Never one to pass up on the chance to thrust his name into the limelight, Nige made the call during an appearance on Channel 5’s The Wright Stuff, claiming it would end the “whinging and whining” of anti-Brexit campaigners. The Guardian reported the “glee” this was met with by the 48%, but the seven-time general election failure has clearly taken some lessons from his friend in the White House, decrying the story as “fake news” to Good Morning Britain.

Carry on Carillion

The biggest business story of the month came with the collapse of Carillion, Britain’s second largest construction firm. The firm employed 20,000 workers in the UK, owed money to 30,000 small firms, and keeping its public-sector operations open could potentially end up costing taxpayers hundreds of millions of pounds. A serious headache for May as almost every front page ran a story on Carillion’s demise, highlighting the extent to which public infrastructure projects rely on private sector companies – often companies no one has heard of.

Boris bundles on

He may now be destined to go down in history as the answer to the pub quiz question: “name the lesser-known relative of reality TV stars Stanley and Rachel Johnson”, but Boris has had a busy month by even his own inimitable standards.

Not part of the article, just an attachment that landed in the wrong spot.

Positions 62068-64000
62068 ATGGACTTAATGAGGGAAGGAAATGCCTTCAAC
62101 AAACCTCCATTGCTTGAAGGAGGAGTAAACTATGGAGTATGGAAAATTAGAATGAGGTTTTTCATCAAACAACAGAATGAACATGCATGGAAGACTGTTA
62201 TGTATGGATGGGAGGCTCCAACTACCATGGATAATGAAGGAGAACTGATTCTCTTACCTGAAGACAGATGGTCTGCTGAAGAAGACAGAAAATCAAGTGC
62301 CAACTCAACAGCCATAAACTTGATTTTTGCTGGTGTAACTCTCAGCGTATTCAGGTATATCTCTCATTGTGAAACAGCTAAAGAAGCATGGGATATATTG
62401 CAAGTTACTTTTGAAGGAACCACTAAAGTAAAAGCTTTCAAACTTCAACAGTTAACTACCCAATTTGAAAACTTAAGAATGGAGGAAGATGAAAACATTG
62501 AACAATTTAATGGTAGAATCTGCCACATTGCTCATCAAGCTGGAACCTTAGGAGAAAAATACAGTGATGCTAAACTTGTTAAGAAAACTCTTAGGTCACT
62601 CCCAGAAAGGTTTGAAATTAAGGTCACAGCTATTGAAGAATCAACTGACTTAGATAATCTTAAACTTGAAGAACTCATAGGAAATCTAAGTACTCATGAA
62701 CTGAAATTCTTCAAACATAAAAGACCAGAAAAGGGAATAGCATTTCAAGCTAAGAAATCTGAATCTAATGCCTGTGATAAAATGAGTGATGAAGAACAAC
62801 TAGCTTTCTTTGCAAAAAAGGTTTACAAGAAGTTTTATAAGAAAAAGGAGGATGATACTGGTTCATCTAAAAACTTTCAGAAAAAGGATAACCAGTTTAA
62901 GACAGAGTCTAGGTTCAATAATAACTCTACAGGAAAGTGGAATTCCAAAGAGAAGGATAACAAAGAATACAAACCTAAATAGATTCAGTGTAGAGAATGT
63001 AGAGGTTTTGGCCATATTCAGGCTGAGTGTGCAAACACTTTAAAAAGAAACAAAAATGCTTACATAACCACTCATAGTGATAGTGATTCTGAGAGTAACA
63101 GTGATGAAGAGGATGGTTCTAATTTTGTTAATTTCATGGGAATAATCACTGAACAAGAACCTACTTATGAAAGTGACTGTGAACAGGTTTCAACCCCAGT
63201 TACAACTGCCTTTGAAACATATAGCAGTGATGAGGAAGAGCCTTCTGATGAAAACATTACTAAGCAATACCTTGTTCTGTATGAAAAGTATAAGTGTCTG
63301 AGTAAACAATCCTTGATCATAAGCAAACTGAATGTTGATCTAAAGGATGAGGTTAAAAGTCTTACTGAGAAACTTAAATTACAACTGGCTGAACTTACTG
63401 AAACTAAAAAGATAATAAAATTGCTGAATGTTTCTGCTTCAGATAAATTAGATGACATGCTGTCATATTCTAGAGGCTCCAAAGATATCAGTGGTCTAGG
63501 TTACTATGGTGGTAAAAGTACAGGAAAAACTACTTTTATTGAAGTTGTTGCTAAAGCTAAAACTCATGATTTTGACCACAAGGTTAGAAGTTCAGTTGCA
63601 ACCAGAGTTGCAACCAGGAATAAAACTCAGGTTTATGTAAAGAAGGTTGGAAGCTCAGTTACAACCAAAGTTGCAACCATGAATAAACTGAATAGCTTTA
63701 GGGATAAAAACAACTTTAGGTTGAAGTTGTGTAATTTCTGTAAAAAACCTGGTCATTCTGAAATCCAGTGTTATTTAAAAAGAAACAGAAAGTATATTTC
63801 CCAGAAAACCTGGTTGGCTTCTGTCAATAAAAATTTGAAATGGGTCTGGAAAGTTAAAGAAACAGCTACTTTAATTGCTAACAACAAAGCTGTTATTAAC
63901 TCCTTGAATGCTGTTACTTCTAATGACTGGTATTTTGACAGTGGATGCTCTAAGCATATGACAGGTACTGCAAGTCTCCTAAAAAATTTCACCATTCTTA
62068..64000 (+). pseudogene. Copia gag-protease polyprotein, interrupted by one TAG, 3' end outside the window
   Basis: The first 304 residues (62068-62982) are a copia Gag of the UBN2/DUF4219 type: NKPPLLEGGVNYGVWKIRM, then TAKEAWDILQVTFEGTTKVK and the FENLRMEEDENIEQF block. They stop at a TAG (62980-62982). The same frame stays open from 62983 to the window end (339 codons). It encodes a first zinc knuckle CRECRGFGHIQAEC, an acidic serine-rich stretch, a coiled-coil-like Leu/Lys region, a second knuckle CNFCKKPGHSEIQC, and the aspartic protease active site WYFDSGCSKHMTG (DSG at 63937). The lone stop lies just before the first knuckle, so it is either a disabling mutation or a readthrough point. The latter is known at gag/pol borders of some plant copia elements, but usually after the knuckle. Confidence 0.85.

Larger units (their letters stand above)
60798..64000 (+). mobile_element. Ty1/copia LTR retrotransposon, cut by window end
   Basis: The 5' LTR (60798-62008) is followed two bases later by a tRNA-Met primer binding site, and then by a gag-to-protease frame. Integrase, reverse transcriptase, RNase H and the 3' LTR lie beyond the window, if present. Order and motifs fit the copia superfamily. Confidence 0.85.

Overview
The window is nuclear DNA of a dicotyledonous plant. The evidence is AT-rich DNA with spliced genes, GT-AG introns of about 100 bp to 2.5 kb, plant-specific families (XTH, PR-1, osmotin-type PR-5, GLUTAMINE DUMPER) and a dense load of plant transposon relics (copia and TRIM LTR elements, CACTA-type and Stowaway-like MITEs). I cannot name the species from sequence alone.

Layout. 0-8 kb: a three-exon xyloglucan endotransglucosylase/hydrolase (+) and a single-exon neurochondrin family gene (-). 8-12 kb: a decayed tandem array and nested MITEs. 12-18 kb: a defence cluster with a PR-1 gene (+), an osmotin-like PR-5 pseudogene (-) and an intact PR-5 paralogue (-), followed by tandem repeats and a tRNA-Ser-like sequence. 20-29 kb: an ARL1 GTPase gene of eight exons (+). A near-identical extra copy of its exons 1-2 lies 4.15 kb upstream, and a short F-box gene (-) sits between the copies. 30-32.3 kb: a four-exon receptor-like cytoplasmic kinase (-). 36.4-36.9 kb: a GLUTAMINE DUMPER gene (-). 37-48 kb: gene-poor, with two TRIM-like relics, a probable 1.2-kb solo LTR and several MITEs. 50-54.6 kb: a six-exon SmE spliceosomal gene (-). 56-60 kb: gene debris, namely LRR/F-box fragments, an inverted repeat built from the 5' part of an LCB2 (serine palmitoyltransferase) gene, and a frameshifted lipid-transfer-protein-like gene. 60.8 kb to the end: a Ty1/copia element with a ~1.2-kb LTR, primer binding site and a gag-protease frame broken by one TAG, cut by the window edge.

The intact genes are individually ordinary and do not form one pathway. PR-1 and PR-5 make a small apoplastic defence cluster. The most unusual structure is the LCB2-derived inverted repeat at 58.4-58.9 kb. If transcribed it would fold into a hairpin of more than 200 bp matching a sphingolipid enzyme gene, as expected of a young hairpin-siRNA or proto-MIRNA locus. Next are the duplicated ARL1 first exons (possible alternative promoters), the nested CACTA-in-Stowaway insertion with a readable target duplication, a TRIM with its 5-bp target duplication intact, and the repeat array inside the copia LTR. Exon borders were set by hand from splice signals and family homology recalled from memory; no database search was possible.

Who could forget the ‘Boris Bridge’, his proposed cross-channel link with France that was met “unenthusiastically” by Downing Street – maybe because it would intercut the world’s busiest shipping route? – or his attempt to troll readers of the Guardian by claiming that the infamous £350m figure on his red bus was indeed wrong. “It should have been bigger!”

However, his call for a £100 million a week “Brexit dividend” for the NHS proved a step too far for his cabinet colleagues, who proceeded to give him a “humiliating slapdown”, as described by the Daily Mirror. Of course, Boris can always count on his fans in the Mail to get him through such embarrassment, with columnist Peter Oborne writing that Johnson holds “the moral high ground”.